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[Warning: this story contains full spoilers for the series premiere of Runaways, called “Reunion.”]
“Daredevil, what’s the sit-rep?”
These are the first words ever uttered in Runaways, the Marvel series about a group of six children forced to fight their own villainous parents — at least, these are the first four words uttered in the Marvel comic book series, if not the new Hulu show on which it’s based.
The first three episodes of Runaways have premiered on Hulu, with seven installments still remaining before the end of season one. That’s seven more opportunities for show creators Josh Schwartz and Stephanie Savage to include a shoutout to the way Brian K. Vaughan and Adrian Alphona launched their comic book series back in 2003, with protagonist Alex Wilder (Rhenzy Feliz) playing a Marvel M.M.O.R.P.G. (which stands for massively multi-player … ah, forget it) as a Captain America avatar, an early indication that this isn’t your ordinary superhero adventure.
Despite existing in the same shared Marvel Cinematic Universe as Chris Evans’ Cap, the live-action adaptation of Runaways begins on a very different and much darker note than the first impression from the comics: with a young woman named Destiny (Nicole Wolf) on the run, a notion that lives up to the show’s title in its own way. It’s not immediately clear why Destiny has hit the road, though it quickly becomes clear she’s in need of some help. That help arrives in the form of two women representing the Church of Gibborim, who promise a few things: a hot meal, a shower, a good night of sleep and the guarantee that they are definitely not a cult.
Not a cult? Funny. Tell that to Destiny one year removed from this moment, as she’s being sacrificed by a group of men and women wearing red robes, stripped naked and submerged into an otherworldly coffin of sorts.
Destiny’s destiny, as it were, is at the heart of the final moments of Runaways, a less decisively fatal but still deeply harrowing version of the same way Vaughan and Alphona’s first issue of Runaways ended so many years ago: six teens watching their mothers and fathers sacrifice an innocent person in a ritualistic manner, as clear a sign as any that they really are among the worst people on the planet. The Pride, as these parents are called, share a goal that their children do not yet understand, if they’re ever going to understand. For now, it’s enough of an obvious act of villainy that Alex and his peers are sure of one thing: whatever just happened in the basement of the Wilder residence, it’s very bad, very weird and very much in need of further investigation.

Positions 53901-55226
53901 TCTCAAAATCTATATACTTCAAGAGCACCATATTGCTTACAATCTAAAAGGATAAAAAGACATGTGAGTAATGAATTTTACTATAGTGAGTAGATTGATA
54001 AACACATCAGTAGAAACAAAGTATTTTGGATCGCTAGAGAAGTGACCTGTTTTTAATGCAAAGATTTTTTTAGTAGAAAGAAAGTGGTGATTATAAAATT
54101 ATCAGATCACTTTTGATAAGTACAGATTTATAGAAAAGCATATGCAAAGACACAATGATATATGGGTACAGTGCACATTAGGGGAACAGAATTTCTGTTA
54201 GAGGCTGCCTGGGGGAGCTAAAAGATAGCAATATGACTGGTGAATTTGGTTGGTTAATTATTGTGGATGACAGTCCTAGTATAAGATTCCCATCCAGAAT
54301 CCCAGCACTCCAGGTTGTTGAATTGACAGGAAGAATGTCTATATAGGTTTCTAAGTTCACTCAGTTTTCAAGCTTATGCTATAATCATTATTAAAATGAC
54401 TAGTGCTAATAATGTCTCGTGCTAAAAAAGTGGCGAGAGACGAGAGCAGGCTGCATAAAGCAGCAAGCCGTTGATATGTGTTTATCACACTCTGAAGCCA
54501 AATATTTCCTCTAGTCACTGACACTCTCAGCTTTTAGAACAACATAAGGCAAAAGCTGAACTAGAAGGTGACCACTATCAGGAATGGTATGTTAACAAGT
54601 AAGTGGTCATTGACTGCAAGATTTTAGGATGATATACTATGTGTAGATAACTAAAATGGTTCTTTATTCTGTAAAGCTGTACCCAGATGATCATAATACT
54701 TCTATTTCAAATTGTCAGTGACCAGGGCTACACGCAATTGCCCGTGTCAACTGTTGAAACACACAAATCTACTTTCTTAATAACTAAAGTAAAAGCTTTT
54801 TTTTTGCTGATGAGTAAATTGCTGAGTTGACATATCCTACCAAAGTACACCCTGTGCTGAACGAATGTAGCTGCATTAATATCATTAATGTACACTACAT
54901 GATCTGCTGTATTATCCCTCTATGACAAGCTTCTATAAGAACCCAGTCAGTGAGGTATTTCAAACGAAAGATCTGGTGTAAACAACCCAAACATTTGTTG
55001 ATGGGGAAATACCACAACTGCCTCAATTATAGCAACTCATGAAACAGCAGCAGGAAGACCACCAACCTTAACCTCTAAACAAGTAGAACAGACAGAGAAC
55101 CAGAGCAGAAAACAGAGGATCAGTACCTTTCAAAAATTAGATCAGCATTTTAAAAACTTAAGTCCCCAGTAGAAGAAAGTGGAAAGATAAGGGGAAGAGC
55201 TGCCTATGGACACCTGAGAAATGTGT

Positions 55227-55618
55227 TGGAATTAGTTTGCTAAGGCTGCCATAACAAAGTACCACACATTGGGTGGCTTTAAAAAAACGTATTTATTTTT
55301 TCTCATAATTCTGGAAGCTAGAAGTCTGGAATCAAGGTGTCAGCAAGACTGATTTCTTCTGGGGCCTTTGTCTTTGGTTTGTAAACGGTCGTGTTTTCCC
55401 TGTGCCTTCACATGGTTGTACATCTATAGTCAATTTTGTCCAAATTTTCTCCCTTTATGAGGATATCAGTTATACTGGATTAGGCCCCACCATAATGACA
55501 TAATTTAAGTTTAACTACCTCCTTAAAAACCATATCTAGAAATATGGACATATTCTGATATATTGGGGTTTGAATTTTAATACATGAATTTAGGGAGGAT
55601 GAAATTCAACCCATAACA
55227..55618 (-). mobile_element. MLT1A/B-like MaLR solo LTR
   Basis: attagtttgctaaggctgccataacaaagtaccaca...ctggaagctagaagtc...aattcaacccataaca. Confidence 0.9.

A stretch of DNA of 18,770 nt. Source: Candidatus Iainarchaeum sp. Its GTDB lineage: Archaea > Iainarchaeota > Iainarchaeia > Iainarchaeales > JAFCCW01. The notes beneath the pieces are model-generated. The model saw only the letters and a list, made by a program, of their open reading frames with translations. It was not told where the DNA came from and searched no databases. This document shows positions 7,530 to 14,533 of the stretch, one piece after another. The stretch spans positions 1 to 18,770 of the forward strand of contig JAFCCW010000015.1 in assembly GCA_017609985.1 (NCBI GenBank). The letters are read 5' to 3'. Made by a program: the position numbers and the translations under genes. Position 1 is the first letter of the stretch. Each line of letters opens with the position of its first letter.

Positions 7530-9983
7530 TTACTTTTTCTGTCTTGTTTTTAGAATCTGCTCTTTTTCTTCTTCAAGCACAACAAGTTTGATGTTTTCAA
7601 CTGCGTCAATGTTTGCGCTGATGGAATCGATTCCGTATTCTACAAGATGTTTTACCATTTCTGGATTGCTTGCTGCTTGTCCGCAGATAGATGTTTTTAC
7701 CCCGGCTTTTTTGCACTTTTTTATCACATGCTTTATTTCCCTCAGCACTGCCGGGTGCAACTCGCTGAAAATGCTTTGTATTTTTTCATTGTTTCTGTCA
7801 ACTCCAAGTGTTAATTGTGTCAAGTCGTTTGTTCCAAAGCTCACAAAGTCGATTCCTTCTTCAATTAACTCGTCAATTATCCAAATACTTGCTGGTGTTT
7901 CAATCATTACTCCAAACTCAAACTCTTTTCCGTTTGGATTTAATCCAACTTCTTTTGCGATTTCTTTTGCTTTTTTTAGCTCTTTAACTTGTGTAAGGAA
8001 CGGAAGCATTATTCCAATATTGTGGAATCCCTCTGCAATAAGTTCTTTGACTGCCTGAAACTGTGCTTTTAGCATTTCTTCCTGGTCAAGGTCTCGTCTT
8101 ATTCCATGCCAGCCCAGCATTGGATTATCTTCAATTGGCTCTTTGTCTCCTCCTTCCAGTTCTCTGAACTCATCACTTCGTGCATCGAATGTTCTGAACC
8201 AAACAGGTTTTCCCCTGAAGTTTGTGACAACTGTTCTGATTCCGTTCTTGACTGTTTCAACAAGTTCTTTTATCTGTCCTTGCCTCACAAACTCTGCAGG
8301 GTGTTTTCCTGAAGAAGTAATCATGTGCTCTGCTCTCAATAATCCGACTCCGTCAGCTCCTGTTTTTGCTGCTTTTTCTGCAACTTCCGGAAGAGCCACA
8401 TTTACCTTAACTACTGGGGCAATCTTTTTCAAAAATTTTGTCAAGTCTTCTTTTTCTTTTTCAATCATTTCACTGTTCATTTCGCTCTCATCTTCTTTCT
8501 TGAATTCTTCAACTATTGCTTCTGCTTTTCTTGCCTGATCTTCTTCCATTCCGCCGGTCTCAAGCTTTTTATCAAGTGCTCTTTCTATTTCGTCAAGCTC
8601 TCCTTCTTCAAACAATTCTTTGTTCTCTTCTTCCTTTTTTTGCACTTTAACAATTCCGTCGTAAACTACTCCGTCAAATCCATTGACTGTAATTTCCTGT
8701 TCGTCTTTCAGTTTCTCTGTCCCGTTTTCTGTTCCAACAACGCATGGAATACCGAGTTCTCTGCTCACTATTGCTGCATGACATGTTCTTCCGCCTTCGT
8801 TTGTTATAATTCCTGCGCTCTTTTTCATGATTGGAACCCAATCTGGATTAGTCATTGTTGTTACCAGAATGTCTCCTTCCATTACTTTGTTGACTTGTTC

Other observations from “Reunion,” beyond the chilling opening and conclusion:
• Unlike the Runaways comics, the TV adaptation begins with the six teenagers at odds due to the combined forces of a shared tragedy and the passage of time. It’s clear that the tragedy involves Nico Minoru (Lyrica Okano), a significant update from the comics, and one that will provide narrative fuel for the episodes ahead.
• Another significant update: Molly Hernandez (Allegra Acosta), formerly known as Molly Hayes in the comics. The show’s version of Molly is older than her comic book counterpart, an adopted member of the Yorkes family (meaning she’s the sister of Ariela Barer’s Gert), and definitely not a mutant, as the X-Men rights belong at Fox. Still, there’s clearly some sort of powerful development brewing within Molly, even if it’s not fully clear just yet.
• For comic book fans keeping a close eye on Alex Wilder, the brilliant youth does have his hands on a video game controller (albeit not a Marvel game) in his first scene of the premiere — and he has his hand on another important object toward the end of the episode, too, accidentally opening the way for his friends to witness their parents’ evildoing firsthand. Put a pin in that one.
• The Church of Gibborim is a new wrinkle from the comics to the show, as is the bed-ridden man wearing some kind of life support mask — a dead-ringer for Psycho Mantis, even if it’s not the right universe.
• As for the Pride’s plans moving forward? The full extent of their shared goals will make themselves known in the episodes ahead, but for now, the first steps toward knowing these men and women can be taken in the very next episode. What are you waiting for? Check out the second hour of Runaways, then come back this way for a closer look at the Pride.
First, for anyone who wants to see the first image of the Runaways comic book for themselves…
… there’s plenty more Adrian Alphona goodness awaiting you in the pages of the Runaways source material, among the most kinetic Marvel comics of the past two decades. Hard to imagine better reading material to go along with your new Marvel series of choice.
The first three episodes of Marvel’s Runaways are currently streaming on Hulu, with new episodes arriving on Tuesdays.
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